UCLA’s Damien Thigpen is looking to make up for lost time


As UCLA prepared to face Rice last week, Bruins running back Damien Thigpen said he was “anxious.” And why wouldn’t he be?

Thigpen sat out the 2011 season because of a torn hamstring. The previous season was cut short because of a fractured right clavicle and he sat out the final four games.

So how did things work out for Thigpen in the Bruins’ 49-24 victory over Rice?

“It felt like practice,” Thigpen said. “It was just going against guys with different-colored jerseys.”

It was a long-anticipated appearance in Houston. A year ago, Thigpen injured his hamstring during training camp and then-coach Rick Neuheisel assured everyone he would be ready by the opener in Houston.

He was right … a year later.

Thigpen sat out the Bruins’ opener against Houston last season but had moments against Rice that should make Nebraska coaches a bit anxious heading into Saturday’s game at the Rose Bowl.

“Returning kicks, returning punts, special situations, the guy can be dynamic,” UCLA Coach Jim Mora said.

The 5-foot-8, 178-pound junior has a running style in which he makes like a pinball. Thigpen had 25 yards rushing and caught four passes for 42 yards against Rice. He also had a 49-yard touchdown reception called back because of a penalty.

Thigpen’s “body is not the type that you want him taking hits on 25 carries,” Mora said. But, “he’s got special quickness and special acceleration and special speed.”

Thigpen said he can thrive in the Bruins’ new offense.

“They are putting me in position where I can be effective, with the ball in space,” he said. “They want me one on one with a linebacker. If I’m one on one with a linebacker, I win.”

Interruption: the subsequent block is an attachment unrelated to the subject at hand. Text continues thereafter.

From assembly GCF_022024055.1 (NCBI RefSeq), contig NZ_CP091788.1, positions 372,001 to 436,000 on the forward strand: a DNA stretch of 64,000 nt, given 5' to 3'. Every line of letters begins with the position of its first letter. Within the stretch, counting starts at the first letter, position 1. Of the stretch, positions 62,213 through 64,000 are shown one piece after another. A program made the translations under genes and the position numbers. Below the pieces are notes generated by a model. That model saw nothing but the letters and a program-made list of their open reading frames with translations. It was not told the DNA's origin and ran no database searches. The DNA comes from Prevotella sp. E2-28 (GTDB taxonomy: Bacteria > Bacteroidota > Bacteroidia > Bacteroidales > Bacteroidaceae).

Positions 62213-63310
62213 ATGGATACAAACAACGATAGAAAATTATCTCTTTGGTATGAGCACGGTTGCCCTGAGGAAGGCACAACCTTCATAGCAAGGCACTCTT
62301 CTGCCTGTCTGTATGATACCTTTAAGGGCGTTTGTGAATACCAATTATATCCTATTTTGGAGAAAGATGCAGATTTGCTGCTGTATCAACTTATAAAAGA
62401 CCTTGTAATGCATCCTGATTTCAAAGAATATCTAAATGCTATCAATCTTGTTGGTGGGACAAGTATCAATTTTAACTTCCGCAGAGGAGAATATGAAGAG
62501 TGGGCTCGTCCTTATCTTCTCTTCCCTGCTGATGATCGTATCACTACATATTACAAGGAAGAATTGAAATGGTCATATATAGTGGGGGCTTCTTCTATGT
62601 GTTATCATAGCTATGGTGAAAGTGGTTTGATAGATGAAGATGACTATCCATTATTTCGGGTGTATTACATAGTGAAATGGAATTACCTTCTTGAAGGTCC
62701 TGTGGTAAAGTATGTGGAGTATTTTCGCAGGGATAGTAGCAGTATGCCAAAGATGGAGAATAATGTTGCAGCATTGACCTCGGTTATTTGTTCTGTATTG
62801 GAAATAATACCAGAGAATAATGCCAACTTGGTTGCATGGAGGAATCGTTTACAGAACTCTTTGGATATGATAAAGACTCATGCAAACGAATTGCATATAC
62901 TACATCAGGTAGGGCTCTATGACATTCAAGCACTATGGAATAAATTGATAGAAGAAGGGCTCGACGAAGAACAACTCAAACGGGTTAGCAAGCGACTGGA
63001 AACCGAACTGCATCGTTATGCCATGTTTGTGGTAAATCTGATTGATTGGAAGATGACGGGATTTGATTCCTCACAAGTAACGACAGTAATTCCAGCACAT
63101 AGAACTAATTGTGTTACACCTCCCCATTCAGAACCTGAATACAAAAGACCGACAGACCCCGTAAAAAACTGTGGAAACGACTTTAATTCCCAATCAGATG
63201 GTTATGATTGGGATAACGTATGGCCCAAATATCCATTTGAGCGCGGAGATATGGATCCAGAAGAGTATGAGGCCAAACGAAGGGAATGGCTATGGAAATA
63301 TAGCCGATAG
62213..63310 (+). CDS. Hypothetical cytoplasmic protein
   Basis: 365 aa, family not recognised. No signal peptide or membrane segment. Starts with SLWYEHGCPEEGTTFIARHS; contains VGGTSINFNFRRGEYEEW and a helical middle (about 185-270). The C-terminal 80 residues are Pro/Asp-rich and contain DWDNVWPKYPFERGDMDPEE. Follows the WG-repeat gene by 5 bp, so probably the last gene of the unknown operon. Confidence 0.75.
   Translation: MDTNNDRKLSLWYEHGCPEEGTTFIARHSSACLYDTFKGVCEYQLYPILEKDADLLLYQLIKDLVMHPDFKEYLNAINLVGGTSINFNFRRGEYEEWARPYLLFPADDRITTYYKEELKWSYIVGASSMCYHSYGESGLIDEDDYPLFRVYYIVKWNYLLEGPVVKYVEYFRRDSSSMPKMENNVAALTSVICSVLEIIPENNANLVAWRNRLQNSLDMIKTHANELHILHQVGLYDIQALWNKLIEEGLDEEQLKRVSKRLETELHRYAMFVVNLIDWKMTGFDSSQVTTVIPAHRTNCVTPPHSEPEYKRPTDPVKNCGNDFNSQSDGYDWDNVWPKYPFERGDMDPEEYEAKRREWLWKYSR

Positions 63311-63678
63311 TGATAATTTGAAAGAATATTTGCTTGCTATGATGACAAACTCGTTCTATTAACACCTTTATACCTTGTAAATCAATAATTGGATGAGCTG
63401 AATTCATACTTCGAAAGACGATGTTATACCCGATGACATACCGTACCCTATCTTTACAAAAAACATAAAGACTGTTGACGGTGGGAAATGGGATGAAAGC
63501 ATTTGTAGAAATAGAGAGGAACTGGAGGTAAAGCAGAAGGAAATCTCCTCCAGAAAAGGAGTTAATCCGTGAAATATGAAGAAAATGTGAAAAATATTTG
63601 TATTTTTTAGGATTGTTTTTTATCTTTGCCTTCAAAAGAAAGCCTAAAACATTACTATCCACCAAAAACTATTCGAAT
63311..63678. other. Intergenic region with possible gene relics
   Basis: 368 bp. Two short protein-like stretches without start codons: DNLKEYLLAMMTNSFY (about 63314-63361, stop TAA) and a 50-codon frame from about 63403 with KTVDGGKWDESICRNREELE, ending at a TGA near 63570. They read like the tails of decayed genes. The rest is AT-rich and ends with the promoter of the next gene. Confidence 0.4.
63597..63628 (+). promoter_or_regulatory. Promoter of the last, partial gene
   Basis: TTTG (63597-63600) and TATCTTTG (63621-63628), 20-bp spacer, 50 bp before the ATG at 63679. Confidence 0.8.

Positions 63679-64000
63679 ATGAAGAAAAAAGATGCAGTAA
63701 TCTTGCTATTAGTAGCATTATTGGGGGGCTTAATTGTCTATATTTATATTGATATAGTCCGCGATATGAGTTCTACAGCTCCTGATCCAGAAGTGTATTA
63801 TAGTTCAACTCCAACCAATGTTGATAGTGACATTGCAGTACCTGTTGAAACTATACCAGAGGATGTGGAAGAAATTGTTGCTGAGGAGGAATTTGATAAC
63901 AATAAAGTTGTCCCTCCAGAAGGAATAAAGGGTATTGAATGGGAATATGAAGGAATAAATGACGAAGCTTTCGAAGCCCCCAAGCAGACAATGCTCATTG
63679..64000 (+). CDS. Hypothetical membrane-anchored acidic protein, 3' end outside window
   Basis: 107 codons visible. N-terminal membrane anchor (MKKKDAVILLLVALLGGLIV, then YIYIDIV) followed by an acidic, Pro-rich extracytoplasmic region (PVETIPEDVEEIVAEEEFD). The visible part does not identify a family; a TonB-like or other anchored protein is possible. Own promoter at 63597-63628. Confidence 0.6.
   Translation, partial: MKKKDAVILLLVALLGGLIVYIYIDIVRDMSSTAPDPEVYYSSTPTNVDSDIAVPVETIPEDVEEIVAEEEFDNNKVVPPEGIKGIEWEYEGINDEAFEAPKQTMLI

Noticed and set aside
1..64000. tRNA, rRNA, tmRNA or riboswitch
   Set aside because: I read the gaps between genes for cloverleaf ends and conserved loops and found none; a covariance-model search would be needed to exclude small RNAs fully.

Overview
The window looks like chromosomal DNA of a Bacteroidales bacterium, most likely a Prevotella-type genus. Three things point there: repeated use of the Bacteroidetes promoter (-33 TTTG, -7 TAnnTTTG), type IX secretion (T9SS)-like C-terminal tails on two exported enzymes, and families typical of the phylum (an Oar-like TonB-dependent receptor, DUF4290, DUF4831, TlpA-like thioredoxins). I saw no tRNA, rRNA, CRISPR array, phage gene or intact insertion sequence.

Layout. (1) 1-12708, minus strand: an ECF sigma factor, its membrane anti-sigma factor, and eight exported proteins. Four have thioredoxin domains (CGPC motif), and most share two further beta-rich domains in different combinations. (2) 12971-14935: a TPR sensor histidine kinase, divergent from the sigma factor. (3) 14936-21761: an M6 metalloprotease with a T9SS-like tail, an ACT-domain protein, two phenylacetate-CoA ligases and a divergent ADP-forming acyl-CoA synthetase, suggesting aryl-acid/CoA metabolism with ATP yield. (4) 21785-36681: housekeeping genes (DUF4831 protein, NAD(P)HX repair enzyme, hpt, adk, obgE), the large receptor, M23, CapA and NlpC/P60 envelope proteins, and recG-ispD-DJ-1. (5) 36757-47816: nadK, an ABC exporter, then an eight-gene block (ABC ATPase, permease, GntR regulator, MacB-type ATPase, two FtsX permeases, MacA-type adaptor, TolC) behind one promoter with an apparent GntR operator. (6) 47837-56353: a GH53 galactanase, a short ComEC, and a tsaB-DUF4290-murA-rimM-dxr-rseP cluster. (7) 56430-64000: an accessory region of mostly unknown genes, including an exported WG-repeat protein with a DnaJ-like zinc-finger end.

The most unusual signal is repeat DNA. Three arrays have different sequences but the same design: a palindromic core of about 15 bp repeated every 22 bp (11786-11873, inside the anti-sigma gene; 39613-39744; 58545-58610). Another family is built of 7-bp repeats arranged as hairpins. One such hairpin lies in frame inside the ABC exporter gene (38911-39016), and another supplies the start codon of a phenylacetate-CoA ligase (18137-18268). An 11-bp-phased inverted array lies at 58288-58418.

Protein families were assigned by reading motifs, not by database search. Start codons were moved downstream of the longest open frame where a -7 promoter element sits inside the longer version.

Headed home

Nebraska has eight players from Southern California on its roster, including quarterback Taylor Martinez, who starred at Corona Centennial High. The Cornhuskers’ last visit to the area was for the 2010 Holiday Bowl in San Diego.

“We have had good success recruiting out there, and we expect to continue to have good success,” Nebraska Coach Bo Pelini said. “A lot of those California kids are not afraid to go away to play. It’s nice these guys get to come home. It doesn’t happen a lot. I know our guys are looking for tickets from their teammates.”

Working things out

A week into the season and UCLA is still working on its class of freshmen.

Eli Ankou, a defensive end expected to attend school without playing this season, participated in the Bruins’ practice Wednesday. Meanwhile, linebacker Jeremy Castro and wide receiver Javon Williams continue to work through eligibility issues.

Castro, a linebacker, will take the ACT on Saturday. If he scores high enough to be cleared by the NCAA, he will enroll at UCLA. Bruins coaches will decide whether to have him sit out this season entirely or practice with the team and be a redshirt.

The NCAA clearinghouse is still reviewing Williams’ paperwork with no indication when a decision is expected.

Ankou, 6-3 and 255 pounds, is unlikely to play this year. He is from Canada and “hasn’t played a lot of American football,” Mora said. “He’s a good-looking, smart kid, but he still has a lot things to learn as far as technique.”

Coachspeak 101

Asked whether the Bruins have more confidence after beating Rice, Mora said, “Confidence can be a good thing, but it can be a poison as well.”